ALMR urged the Government to adopt an “innovative alcohol duty system” in its response to HM Treasury’s consultation on alcohol duty structures, which closed on 12 June 2017.
ALMR chief executive Kate Nicholls said introducing new bands for lower-strength wines, ciders and perries could reduce costs for both producers and retailers and “help stimulate demand” for high-quality on-trade drinks.
Promote pub drinking
“The ALMR has evidence to show that lower-strength products are predominantly consumed in the supervised environment of a pub or restaurant, and that if the Government is serious about promoting healthier attitudes towards alcohol, a tactic would be to promote responsible and supervised consumption within our venues”.
She also said “Brexit provides the opportunity for a more creative look at the duty regime to further incentivise innovation”.
The Treasury has been consulting on new duty bands for cider, perry and still wine to identify incentives that would encourage the production and consumption of lower-strength products.
The ALMR said reforming alcohol duty would help achieve this and, in turn, this would provide greater choice for customers.
Future duty innovation
The ALMR highlighted future opportunities to reform the duty system, either through a revision of the current EU directive or post-Brexit. This could include differential duty rates, allowing lower duty to be charged on drinks sold through the on-trade.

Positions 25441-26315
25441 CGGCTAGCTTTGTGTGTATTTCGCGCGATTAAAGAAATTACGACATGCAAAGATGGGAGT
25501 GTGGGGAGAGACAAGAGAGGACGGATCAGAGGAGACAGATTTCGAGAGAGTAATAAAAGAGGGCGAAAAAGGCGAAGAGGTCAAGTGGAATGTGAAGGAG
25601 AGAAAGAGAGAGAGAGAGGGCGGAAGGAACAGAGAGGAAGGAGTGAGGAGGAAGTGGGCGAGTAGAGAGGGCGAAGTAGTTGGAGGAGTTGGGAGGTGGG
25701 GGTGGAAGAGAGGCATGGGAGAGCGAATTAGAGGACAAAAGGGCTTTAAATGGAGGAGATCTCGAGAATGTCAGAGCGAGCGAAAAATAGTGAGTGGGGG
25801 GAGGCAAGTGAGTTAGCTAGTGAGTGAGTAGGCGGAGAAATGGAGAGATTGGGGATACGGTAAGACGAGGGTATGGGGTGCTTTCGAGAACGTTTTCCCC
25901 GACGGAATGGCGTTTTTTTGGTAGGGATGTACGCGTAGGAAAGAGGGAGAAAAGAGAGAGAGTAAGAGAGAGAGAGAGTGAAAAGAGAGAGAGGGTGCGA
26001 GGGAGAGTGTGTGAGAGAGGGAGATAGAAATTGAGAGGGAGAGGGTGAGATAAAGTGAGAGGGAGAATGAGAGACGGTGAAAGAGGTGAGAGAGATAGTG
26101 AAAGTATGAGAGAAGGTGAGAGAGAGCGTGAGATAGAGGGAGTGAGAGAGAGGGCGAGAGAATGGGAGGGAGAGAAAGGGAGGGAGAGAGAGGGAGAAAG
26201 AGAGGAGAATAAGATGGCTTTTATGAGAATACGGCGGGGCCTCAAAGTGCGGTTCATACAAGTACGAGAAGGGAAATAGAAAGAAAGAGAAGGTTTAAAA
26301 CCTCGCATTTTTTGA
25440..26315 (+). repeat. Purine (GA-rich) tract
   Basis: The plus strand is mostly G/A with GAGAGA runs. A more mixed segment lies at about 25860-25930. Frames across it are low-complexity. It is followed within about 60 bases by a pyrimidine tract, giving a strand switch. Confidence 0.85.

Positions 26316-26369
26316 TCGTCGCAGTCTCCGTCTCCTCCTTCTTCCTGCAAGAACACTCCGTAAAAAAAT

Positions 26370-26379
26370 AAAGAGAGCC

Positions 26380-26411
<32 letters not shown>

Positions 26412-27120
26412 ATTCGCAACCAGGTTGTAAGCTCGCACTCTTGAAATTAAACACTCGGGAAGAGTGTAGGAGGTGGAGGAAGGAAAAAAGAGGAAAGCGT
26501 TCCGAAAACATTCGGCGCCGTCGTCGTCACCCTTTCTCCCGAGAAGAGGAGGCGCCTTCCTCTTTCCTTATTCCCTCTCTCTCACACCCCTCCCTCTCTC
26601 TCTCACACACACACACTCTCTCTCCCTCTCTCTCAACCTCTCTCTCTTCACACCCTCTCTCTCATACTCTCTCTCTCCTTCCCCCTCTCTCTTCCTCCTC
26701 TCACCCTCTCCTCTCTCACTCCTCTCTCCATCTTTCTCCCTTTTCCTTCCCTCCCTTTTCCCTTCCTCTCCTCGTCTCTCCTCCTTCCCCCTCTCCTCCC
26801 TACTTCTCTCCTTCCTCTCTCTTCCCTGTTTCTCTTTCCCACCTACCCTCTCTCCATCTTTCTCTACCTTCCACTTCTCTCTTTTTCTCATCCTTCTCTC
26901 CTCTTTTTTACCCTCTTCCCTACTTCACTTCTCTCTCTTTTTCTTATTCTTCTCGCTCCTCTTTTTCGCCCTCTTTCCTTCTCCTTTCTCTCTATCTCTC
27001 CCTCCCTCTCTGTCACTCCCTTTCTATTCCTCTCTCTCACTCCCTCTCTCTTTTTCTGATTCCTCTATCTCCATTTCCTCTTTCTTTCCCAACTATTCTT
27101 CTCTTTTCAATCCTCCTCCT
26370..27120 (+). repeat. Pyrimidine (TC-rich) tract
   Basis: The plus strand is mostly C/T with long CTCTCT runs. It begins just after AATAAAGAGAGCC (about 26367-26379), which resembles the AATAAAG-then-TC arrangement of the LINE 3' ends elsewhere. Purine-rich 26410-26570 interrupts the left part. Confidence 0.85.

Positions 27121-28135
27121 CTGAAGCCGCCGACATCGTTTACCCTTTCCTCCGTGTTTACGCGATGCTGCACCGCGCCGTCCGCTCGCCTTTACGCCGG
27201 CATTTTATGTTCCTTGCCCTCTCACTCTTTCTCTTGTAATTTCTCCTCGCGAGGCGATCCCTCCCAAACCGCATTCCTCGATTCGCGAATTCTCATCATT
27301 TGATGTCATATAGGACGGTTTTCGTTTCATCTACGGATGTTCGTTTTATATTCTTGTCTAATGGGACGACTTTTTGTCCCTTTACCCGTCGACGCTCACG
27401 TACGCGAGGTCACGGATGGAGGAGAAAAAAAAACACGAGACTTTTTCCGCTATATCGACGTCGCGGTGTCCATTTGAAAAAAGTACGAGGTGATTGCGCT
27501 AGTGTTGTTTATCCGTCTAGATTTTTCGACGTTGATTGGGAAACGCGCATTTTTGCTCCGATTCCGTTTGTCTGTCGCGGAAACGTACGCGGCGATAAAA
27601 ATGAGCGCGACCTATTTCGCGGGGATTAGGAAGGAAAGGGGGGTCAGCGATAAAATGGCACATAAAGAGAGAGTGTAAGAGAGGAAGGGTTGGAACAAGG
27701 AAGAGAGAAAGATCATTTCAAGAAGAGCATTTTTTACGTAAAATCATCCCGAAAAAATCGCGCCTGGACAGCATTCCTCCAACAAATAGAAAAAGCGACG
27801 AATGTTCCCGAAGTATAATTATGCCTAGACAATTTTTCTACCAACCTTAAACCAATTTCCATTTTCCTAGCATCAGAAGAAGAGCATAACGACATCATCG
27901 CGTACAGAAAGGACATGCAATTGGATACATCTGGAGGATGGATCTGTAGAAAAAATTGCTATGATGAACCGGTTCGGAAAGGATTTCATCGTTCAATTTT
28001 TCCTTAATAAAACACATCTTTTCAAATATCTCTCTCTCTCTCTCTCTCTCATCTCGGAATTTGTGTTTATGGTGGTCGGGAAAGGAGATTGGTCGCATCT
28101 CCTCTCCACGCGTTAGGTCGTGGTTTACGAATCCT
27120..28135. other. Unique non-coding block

To encourage the production and consumption of low-strength beer, the Government introduced an additional duty on high-strength beer in 2011 and lowered the duty rate on low-strength beer.
However, cider and wine duties must be banded according to segment. This means that any drinks within a band pays the same duty regardless of alcoholic strength. Therefore, a pint of 1.3% alcohol by volume (ABV) of still cider currently draws the same amount of alcohol duty as a pint of 7.5% ABV cider.
The Government intends to examine options to amend the structure of the alcohol duty system so that duty rates better correspond to alcoholic strength.
Beer not included
In March, the British Beer and Pub Association (BBPA) hit out at the Government’s consultation on low-strength alcohol because beer was not included.
At the time, BBPA chief executive Brigid Simmonds said beer was “by far” the leading lower-strength drink, and lower duty rates have “spurred innovation and offered more choice for consumers in the sector".
She added that the BBPA would like the treasury to look closely at how the system could be improved, and suggested that by raising the 2.8% ABV threshold, it could bring more beers into the lower rate and could “boost lower-strength choices for consumers”.